Any questions from the reading?
From the article, we can see the importance of data science in chemical engineering. My question is, how much effort should we put in data science and traditional experiments respectively? It seems data science combined with simulations can do lots of stuffs. I mean, is it possible that in the future, 90% of research will do computation, and the remaining will do experiments which are already predicted by machine, or do some tests in order to generate some data?
Another question which is not much related to the article, will we get enough skills doing data science at the end of this quarter?
Provide the full details of the paper you found here. Use markdown to format it smartly and provide the link as requested
Fernandez, Michael, Peter G. Boyd, Thomas D. Daff, Mohammad Zein Aghaji, and Tom K. Woo. "Rapid and Accurate Machine Learning Recognition of High Performing Metal Organic Frameworks for CO2 Capture." The journal of physical chemistry letters 5, no. 17 (2014): 3056-3060.
Provide your brief summary here in markdown format. Please make every effort that it is free from typos and grammatical mistakes. Excessive typos or basic grammatical mistakes (i.e., that interfere with readability) will be marked down (no pun) 15%. There are Jupyter plug-ins that can do spell-check, but if you are concerned it might be faster to just copy-paste your summary and then format it correctly.
Metal-organic frameworks (MOF) are a kind of nanoporous solids formed by metal ions or clusters and polydentate organic linkers, being used widely in gas separation and storage, catalysis, nonlinear optics, sensing, controlled drug release, and light-harvesting. By a grand canonical Monte Carlo (GCMC) simulations, structural and functional properties of a MOF can be calculated in great agreement with experimental results. However, in computational screening, there are hundreds of thousands of hypothetical MOFs structures because of massive libraries of hypothetical nanoporous materials, making GCMC simulations impossible.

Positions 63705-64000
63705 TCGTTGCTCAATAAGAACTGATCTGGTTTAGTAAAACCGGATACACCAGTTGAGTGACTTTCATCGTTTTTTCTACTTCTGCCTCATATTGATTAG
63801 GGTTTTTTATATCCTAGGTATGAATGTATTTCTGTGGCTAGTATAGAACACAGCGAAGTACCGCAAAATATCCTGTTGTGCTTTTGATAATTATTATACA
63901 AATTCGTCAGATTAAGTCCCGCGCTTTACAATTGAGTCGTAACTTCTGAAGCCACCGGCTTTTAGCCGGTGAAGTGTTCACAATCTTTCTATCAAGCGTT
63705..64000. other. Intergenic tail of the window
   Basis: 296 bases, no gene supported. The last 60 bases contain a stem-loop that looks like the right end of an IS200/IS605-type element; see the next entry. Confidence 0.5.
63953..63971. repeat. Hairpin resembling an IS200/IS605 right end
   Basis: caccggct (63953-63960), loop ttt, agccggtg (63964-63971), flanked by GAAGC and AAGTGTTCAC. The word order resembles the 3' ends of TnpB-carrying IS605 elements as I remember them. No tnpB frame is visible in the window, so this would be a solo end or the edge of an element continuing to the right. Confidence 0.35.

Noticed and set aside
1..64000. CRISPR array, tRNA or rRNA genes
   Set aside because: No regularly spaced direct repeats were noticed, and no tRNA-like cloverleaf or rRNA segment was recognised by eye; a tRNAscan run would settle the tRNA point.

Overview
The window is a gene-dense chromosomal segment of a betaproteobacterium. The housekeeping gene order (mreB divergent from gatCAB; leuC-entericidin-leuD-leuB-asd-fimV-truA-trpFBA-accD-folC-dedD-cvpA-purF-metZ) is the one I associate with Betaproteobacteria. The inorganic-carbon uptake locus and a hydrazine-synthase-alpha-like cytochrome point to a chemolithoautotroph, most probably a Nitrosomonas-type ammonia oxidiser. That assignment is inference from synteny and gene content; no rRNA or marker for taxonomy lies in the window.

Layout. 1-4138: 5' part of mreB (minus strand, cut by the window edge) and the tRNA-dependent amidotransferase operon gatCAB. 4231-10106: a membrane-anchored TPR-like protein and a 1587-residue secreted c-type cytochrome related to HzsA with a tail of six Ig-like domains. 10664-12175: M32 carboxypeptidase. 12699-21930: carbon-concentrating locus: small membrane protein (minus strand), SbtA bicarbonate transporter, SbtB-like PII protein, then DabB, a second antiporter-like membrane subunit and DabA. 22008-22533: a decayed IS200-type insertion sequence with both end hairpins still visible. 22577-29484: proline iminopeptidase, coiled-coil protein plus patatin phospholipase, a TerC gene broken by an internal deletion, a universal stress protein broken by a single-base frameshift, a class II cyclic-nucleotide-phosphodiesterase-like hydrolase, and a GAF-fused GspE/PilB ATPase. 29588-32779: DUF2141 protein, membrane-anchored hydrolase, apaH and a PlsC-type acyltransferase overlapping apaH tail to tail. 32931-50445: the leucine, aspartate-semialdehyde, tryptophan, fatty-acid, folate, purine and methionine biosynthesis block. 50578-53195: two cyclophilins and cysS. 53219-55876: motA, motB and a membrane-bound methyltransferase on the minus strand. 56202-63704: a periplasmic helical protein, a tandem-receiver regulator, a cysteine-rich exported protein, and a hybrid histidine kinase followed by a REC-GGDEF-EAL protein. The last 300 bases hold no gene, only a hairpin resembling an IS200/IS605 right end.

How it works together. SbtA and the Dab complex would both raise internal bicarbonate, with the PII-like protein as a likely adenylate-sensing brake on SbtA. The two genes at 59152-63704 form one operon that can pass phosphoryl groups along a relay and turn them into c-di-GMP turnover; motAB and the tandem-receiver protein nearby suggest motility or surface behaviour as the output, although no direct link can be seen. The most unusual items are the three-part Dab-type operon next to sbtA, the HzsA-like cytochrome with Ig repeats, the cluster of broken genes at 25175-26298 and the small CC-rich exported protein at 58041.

In this article, they used machine learning and cheminformatic models to preselect high-performing structures and discard low ones. They developed accurate quantitative structure-property relationship (QSPR) models by purely geometrical features of the material, like pore size, surface area, and void fraction, and combined with atomic property–weighted radial distribution function (AP-RDF) descriptor to predict CO2 uptake in MOFs. A database of 324,500 hypothetical MOF structures is generated. They selected 10% of the database to form the calibration set randomly used to train the QSPR models. The remaining MOFs formed the test set used to validate their models. GCMC simulations were used to calculate the CO2 uptake of all MOFs. A MOF is classified as high-performing if it possesses an uptake of greater than 4 mmol/g at 1 bar CO2, as low-performing if it is below 4 mmol/g. Then a cutoff parameter can be used at run-time to decide which one is worth of more compute intensive screening. By using this classifier, we would reduce the large number of required GCMC simulations.